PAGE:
© 2011 Pearson Education, Inc. Salinity Variation with Depth Low latitudes – salinity decreases with depth High latitudes – salinity increases with depth Deep ocean salinity fairly consistent globally Halocline – separates ocean layers of different salinity
© 2011 Pearson Education, Inc. Seawater Density Freshwater density = 1.000 g/cm 3 Ocean surface water =1.022 to 1.030 g/cm 3 Ocean layered according to density
© 2011 Pearson Education, Inc. Seawater Density Density increases with decreasing temperature –Greatest influence on density Density increases with increasing salinity Density increases with increasing pressure –Does not affect surface waters
© 2011 Pearson Education, Inc. Temperature and Density Variation With Depth Pycnocline – abrupt change of density with depth Thermocline – abrupt change of temperature with depth
© 2011 Pearson Education, Inc. Layered Ocean Three distinct water masses based on density: Mixed surface layer – above thermocline Upper water – thermocline and pycnocline Deep water – below thermocline to ocean floor High latitude oceans – thermocline and pycnocline rarely develop –Isothermal –Isopycnal
© 2011 Pearson Education, Inc. Desalinization Removing salt from seawater Distillation –Most common process –Water boiled and condensed –Solar distillation in arid climates Electrolysis –Electrode-containing freshwater –Membrane between fresh and salt water tanks
© 2011 Pearson Education, Inc. Desalinization Reverse osmosis –Salt water forced through membrane into fresh water Freeze separation –Water frozen and thawed multiple times
© 2011 Pearson Education, Inc. End of CHAPTER 5 Water and Seawater
Chapter 5 Water and Seawater
Water: Structure and Special Properties. 5.1 Why Does Water Have Such Unusual Properties? To understand why water has such unusual properties, you must.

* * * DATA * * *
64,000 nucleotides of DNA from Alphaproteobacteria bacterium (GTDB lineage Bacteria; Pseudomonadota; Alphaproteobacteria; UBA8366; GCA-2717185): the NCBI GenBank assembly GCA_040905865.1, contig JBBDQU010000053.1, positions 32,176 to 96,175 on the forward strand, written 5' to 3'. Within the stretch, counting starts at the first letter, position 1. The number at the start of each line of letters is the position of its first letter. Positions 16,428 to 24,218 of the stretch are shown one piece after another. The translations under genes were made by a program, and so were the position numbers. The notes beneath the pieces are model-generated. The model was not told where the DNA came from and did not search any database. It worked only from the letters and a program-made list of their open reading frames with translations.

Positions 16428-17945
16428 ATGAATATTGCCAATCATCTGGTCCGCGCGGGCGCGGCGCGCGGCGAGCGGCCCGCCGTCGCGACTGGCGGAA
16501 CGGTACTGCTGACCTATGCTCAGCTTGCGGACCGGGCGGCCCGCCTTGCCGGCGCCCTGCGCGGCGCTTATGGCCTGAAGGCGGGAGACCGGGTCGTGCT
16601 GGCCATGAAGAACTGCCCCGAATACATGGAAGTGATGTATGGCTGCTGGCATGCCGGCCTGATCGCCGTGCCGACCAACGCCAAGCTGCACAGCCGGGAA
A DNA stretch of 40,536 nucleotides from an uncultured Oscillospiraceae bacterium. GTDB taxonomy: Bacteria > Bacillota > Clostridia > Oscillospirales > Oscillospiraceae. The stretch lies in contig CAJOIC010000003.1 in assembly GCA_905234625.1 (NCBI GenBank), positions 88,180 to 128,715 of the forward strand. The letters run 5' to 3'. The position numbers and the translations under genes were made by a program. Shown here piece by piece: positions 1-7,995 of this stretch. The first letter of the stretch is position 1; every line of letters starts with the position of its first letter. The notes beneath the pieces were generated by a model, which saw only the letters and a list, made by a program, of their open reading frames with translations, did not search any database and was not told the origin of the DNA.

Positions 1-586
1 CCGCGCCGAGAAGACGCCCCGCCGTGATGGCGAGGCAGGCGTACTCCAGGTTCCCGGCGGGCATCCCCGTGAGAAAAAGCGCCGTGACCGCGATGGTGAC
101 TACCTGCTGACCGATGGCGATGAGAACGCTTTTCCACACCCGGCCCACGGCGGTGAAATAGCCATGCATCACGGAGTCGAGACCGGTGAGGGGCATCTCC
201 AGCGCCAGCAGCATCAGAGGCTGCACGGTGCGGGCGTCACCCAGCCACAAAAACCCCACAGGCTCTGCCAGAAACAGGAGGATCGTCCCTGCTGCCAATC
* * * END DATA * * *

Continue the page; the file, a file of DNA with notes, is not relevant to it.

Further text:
Physical and Chemical Properties of Water. Do Now! List the various ways that water is used. Using prior knowledge, predict the % of typical water usage.
Basic chemistry ○ Atomic structure Nucleus = protons (positive) + neutrons (neutral)
Properties of Water Ocean motions governed by fundamental physical laws of conservation of mass, momentum and energy Water’s truly unique property as related.
Seawater Chemistry 70% of the Earth is covered by ocean water!
Chapter 6: Water and Seawater Fig Atomic structure Nucleus Protons and neutrons Electrons Ions are charged atoms.
Refer to the figure below
SEAWATER and the properties of the water molecule.
Chapter : Seawater Fig Density of seawater to g/cm 3 Ocean layered according to density Density of seawater controlled by temperature,
Chapter 2: The Chemistry of Life Section 1: The Nature of Matter
Oceanography: Properties of Water. Density of Water Density - __________________________________ __________________________________ Density - __________________________________.
States of Matter & Bond Strength –Gas –Gas = Molecules not bonded to one another; move independently. Takes the volume and shape of its container. –Liquid.
CHAPTER 2 The Chemistry of Life.
Water and Ocean Structure Chapter 6. The Water Molecule Molecule Molecule –Group of atoms held together by chemical bonds Covalent bonds Covalent bonds.
Ocean Chemistry Unit 5. The chemical properties of the ocean are important to understand because the marine environment supports the greatest abundance.
Solids in Seawater. © 2006 Brooks/Cole, a division of Thomson Learning, Inc. Look For The Following Key Ideas In Chapter 7 The polar nature of the water.
The Composition of Seawater